A college-aged engineer doesn’t always have all the right answers – nor should they. Part of the learning process is growing yourself and discovering where your place is in this world. The same can be said of the path to career success – it isn’t always clear. But mentorship, support and guidance from leaders can help young professionals reach their goals.
In this episode of Beyond Engineering, a podcast by RTM Engineering Consultants, RTM Principal Kathryn (Kat) Duytschaever chats with her mentee, Courtney Leaf, about her career journey. The two discuss the challenges Courtney faced, the support she received and how she is now applying lessons learned as a leader within RTM.
Here is an edited transcript of the discussion:
Kat Duytschaever: Courtney, can you tell us about the role that you play at RTM?
Courtney Leaf: I’m a project manager at RTM, and I am responsible for ensuring that the projects that are handed to me are completed in a way that makes the client happy.
Kat: What does your typical day look like?
Courtney: Every morning I start with a cup of coffee. That’s a must, and most people know to avoid me until that first cup is gone. After that I go through my emails and make sure that anything that popped in overnight is addressed. I make sure I have a game plan for my team members. As people start showing up, we talk about what everyone is doing that day and make sure we’re on top of every deadline.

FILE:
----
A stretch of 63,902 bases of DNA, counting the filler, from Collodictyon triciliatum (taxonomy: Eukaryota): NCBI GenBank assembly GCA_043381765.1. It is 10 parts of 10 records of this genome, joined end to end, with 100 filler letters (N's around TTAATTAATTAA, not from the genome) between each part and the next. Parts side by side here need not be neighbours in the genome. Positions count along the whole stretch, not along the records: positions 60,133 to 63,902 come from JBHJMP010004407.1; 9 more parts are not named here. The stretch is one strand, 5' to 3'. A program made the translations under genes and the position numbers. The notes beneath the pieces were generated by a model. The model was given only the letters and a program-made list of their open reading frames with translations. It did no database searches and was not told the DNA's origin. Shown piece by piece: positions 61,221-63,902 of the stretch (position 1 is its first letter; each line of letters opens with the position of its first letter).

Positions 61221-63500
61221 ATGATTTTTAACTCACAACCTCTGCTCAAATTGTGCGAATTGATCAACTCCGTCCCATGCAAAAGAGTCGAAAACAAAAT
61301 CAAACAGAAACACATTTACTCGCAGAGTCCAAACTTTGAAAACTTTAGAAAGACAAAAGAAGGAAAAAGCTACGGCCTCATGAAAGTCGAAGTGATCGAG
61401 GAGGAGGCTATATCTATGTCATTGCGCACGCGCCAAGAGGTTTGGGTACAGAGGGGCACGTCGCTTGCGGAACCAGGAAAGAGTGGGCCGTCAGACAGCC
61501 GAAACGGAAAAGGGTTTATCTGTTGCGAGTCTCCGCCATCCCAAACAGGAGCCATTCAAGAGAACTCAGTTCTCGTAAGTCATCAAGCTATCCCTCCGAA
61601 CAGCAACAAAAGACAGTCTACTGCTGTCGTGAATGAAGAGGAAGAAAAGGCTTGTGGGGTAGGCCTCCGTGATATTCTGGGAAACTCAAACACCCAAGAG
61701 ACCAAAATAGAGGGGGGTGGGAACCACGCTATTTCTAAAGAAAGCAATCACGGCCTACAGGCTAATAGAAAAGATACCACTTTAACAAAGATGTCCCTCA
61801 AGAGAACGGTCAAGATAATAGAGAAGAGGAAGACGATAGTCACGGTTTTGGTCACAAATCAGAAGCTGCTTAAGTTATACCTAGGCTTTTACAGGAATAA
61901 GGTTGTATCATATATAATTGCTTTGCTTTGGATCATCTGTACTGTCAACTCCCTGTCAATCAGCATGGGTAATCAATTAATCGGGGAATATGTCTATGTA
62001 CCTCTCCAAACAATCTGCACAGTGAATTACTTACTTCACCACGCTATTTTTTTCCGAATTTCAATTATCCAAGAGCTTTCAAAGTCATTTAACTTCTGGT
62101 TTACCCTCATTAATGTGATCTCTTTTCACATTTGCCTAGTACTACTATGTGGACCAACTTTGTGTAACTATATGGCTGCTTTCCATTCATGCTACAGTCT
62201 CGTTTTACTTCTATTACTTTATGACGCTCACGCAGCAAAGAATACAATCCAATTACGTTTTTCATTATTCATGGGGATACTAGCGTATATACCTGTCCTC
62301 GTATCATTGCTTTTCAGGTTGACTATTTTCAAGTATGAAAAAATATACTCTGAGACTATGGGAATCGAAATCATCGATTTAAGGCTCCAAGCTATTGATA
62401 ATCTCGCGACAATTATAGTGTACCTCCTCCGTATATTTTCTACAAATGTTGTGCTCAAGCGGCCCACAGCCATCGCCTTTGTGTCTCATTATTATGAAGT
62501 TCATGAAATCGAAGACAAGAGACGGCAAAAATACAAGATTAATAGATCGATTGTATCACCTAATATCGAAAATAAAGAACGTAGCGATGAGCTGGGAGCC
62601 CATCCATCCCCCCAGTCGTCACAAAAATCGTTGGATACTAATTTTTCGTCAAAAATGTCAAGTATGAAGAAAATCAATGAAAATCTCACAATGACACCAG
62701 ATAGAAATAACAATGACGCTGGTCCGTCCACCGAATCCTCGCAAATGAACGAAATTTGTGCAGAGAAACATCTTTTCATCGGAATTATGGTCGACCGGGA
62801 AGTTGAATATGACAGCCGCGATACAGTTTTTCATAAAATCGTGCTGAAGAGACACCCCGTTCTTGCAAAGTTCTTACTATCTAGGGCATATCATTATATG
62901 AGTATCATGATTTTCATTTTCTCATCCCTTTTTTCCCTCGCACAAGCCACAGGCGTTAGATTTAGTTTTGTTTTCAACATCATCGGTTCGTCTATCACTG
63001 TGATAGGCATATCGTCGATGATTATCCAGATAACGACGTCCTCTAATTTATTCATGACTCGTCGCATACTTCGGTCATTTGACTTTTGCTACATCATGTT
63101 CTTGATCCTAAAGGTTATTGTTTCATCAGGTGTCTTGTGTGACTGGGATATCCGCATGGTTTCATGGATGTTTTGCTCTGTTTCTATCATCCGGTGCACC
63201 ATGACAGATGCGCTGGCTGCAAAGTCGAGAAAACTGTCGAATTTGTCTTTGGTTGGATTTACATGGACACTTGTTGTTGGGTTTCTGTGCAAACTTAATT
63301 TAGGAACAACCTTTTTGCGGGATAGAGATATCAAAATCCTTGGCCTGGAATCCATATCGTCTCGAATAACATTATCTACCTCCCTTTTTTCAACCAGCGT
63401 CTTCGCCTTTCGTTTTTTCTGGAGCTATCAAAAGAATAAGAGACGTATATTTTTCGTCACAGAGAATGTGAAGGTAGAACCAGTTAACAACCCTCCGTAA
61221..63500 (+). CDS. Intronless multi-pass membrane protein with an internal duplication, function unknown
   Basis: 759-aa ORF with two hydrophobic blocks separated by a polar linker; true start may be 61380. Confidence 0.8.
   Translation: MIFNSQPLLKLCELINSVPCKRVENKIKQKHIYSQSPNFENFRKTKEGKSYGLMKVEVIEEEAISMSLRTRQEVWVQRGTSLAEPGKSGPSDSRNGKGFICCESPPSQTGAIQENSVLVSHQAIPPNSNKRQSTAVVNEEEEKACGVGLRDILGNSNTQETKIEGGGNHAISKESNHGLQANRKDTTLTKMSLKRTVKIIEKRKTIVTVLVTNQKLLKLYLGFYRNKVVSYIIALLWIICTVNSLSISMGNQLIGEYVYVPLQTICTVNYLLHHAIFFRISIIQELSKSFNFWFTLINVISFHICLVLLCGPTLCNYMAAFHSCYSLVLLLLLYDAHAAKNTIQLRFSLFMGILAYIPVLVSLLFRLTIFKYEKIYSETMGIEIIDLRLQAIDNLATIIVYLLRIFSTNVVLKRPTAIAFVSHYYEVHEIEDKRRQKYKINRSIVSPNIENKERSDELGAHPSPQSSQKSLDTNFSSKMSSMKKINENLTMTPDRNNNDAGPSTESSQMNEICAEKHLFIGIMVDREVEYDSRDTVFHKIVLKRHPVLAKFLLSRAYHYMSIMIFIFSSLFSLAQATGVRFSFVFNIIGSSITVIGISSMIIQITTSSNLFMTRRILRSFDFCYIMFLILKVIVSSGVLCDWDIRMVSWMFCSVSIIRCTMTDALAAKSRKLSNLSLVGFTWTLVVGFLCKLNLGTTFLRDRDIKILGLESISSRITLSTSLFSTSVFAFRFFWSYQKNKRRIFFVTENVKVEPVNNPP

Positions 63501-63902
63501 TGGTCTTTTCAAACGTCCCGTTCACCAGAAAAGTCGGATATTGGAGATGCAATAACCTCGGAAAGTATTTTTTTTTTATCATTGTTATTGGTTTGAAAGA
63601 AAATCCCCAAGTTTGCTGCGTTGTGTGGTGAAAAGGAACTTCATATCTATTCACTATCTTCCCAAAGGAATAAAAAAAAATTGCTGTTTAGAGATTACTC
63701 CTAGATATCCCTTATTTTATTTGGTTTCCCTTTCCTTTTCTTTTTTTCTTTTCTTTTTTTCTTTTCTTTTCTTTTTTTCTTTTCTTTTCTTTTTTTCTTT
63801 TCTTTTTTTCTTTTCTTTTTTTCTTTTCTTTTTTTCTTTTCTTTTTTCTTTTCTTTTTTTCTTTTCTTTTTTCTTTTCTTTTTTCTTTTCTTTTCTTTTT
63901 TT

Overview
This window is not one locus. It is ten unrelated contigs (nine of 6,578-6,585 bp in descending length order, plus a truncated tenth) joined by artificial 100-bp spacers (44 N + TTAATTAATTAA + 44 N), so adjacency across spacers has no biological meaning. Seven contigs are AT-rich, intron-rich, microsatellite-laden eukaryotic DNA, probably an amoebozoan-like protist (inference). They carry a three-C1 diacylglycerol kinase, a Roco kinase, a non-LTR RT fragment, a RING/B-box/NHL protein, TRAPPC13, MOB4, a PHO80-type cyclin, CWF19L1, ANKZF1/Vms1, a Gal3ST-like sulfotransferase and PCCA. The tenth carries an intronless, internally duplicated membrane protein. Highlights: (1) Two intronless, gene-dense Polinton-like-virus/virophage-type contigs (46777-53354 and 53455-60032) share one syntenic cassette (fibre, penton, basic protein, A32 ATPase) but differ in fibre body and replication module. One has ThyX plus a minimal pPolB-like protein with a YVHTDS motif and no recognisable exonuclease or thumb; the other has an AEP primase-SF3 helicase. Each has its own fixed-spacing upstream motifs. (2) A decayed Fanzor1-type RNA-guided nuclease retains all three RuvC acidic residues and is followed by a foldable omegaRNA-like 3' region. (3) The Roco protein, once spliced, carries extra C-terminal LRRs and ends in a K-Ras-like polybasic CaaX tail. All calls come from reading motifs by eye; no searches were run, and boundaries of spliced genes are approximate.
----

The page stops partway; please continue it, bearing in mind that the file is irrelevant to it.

Kat: Do you have a favorite project that’s currently on your docket?
Courtney: We’ve been working on a large hotel conference center in Oklahoma.
Kat: What makes that so special to you?
Courtney: It’s the scale of the project. This is one of the largest projects I have touched at RTM. It’s also very challenging because all three of the buildings work together under one system. We’re learning how to come in at one point and then distribute it through all the buildings. It’s very strategic. We’ll be running the building when it’s done. There’s a lot of input on how the day-to-day data is laid out. It’s been a new experience for me.